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09/29/10 7:28 PM ET

Frustrating finish costs Mariners a sweep

Texas ties it with three-run eighth, wins on throwing error

ARLINGTON -- When a team loses as many games as the Mariners have this season, defeats come in many different ways.

But a new way was added to the list on Wednesday.

The Mariners walked off the field in the bottom of the ninth inning with a bizarre final at-bat, 6-5, loss to the Rangers that ranks as the weirdest of the season.

It was bad enough that the Mariners lost a four-run lead heading into the seventh inning -- three of the runs scoring in a wild eighth inning by rookie right-hander Dan Cortes -- but the two-out walk he issued Mitch Moreland and strikeout-wild pitch to pinch-hitting Nelson Cruz in the ninth inning took the cake.

Catcher Guillermo Quiroz retrieved the ball in time to get Cruz at first, but his hurried throw sailed past first baseman Justin Smoak and into right field, and by the time Ichiro Suzuki made a slightly offline throw to the plate, Moreland had huffed and puffed his way around the bases, sliding in with the winning run.

"I can't remember ever losing a ballgame that way, but I just saw it," interim manger Daren Brown said. "A strikeout with a runner on first, and the guy ends up scoring. It was obviously a tough loss."

The loss prevented Seattle (61-97) from sweeping the three-game series from the newly-crowned American League West champions.

Until the eighth inning, it appeared the Mariners would wrap up the sweep.

Left-hander Jason Vargas, making his final start of the season, handed a 5-1 lead to the bullpen after six innings. He was nine outs away from his 10th win and the end to a personal seven-game losing streak.

But it wasn't to be.

First, left-hander Garrett Olson surrendered an unearned run in the seventh after the Mariners squandered a bases-loaded, none-out jam in the sixth. Then Jamey Wright ran into a bind in the eighth when the Rangers had two on with one out.

Enter Cortes.

The hard-throwing 24-year-old, who was brilliant in two relief appearances against the Rays earlier in the road trip, threw nine consecutive balls to force in two runs and a wild pitch that scored the game-tying run.

He retired the final two batters he faced, but his first blown save was in the books.

"Nothing was different," he said. "This time, I didn't spot my fastball or throw it for strikes. I have to learn from that. The next time in situation like that, I have to make sure I don't make the same mistakes.

"I have never lost a game on a strikeout before, but it's all over now."

Unlike his appearances against the Rays, when he started both innings he pitched flawlessly, there were two on when he entered Wednesday's game.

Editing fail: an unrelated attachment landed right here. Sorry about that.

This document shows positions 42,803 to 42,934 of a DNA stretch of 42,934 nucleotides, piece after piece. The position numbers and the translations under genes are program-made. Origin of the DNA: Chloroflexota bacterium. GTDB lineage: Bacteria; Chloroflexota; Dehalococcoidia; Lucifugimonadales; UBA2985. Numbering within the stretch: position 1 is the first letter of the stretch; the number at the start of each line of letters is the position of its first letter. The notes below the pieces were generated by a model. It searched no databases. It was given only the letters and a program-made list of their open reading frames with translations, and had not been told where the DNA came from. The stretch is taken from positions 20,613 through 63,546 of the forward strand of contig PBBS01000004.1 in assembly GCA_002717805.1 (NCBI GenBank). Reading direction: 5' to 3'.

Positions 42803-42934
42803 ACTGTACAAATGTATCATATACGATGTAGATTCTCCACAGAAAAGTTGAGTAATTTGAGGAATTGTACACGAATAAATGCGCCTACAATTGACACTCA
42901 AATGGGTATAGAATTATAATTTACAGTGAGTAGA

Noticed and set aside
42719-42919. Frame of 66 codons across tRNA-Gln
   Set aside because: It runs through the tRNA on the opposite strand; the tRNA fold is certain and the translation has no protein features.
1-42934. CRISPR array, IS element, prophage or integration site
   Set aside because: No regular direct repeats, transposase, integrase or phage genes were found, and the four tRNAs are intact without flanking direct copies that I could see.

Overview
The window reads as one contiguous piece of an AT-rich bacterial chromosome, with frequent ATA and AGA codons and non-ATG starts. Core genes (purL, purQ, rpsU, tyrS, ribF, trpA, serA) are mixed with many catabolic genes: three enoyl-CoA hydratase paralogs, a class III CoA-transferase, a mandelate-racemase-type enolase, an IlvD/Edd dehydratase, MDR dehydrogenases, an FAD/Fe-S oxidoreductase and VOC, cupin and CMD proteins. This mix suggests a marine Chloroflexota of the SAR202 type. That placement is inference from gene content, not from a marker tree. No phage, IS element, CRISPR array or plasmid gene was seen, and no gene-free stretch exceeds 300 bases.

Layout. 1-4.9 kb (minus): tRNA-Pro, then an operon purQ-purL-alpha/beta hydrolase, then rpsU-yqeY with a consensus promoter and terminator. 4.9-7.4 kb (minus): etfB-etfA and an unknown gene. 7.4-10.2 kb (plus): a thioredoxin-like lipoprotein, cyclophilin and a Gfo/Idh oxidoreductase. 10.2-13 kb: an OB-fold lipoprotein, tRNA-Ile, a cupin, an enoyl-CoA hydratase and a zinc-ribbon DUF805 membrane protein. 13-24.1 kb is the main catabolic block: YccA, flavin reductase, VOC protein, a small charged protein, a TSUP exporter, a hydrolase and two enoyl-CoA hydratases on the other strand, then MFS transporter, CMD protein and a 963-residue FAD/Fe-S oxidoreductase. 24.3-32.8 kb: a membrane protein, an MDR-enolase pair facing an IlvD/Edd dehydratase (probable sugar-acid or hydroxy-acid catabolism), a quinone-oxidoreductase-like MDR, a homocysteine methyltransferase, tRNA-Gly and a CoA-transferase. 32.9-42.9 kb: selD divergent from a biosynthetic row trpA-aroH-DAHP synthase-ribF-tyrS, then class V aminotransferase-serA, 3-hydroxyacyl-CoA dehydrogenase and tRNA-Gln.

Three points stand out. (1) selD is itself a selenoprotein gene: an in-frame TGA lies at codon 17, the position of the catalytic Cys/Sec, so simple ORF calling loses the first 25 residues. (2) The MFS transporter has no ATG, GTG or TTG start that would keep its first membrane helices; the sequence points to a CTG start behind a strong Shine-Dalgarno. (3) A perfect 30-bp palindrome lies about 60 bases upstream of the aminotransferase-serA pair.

"We're trying to find out what these kids can do," Brown. "I always look at it as, did he come in and get done what we needed to get done? No, he didn't.

"We have seen the good and sometimes we will see the bad with kids. Cortes came in and had trouble finding the strike zone. He got better as the inning went on and was better in the ninth inning.

Vargas was good throughout, holding the Rangers to one unearned run.

He ended the season with a 9-12 record and 3.76 ERA, setting career highs in wins and innings pitched with 192 2/3. His last win came Aug. 14 against the Indians.

"I threw the ball really well for a good amount of the season, until the trip to Cleveland," he said. "I kind of ran into a speed bump after that."

He said he couldn't "pinpoint" a specific reason for the late-season slide.

"I think it's just learning how to finish the season and your body getting acclimated to 31 starts or however many it ended up being. I think I proved I can pitch in this league.

"It's not a question mark if I can go out every five days and have a good start. That takes a lot of weight off my shoulders."

The series finale started superbly for Vargas and the Mariners.

Former Rangers product Justin Smoak slugged a two-run home run in the first inning, his third in the series and the first time in his career that he hit home runs in three consecutive games.

The switch-hitter went 5-for-11 in the series with seven RBIs. But his strikeout in the sixth inning was a key factor in the Mariners not being able to deliver a knockout punch. They had a run in, nobody out and the bases loaded when Franklin Gutierrez struck out, Smoak fanned and Matt Mangini grounded out.

You could almost hear the groans all the way from the general manager's office at Safeco Field.

"Those kind of situations come back to haunt you, which it did," Brown said.

Ichiro continued his climb to the top of the Mariners' all-time hit list with a single to start the inning. It was his 208th hit of the season and 2,238th in his Major League career, 11 behind Edgar Martinez.

Ichiro scooted to third when Chone Figgins doubled to right and both runners scored on Gutierrez's double to left-center. The RBIs hiked Gutierrez's season total to a team-leading 64.

That put him within three RBIs of tying Pat Putnam for the franchise's all-time single-season low (67) to lead the club in a non-strike season, set in 1983.

Jim Street is a reporter for MLB.com. This story was not subject to the approval of Major League Baseball or its clubs.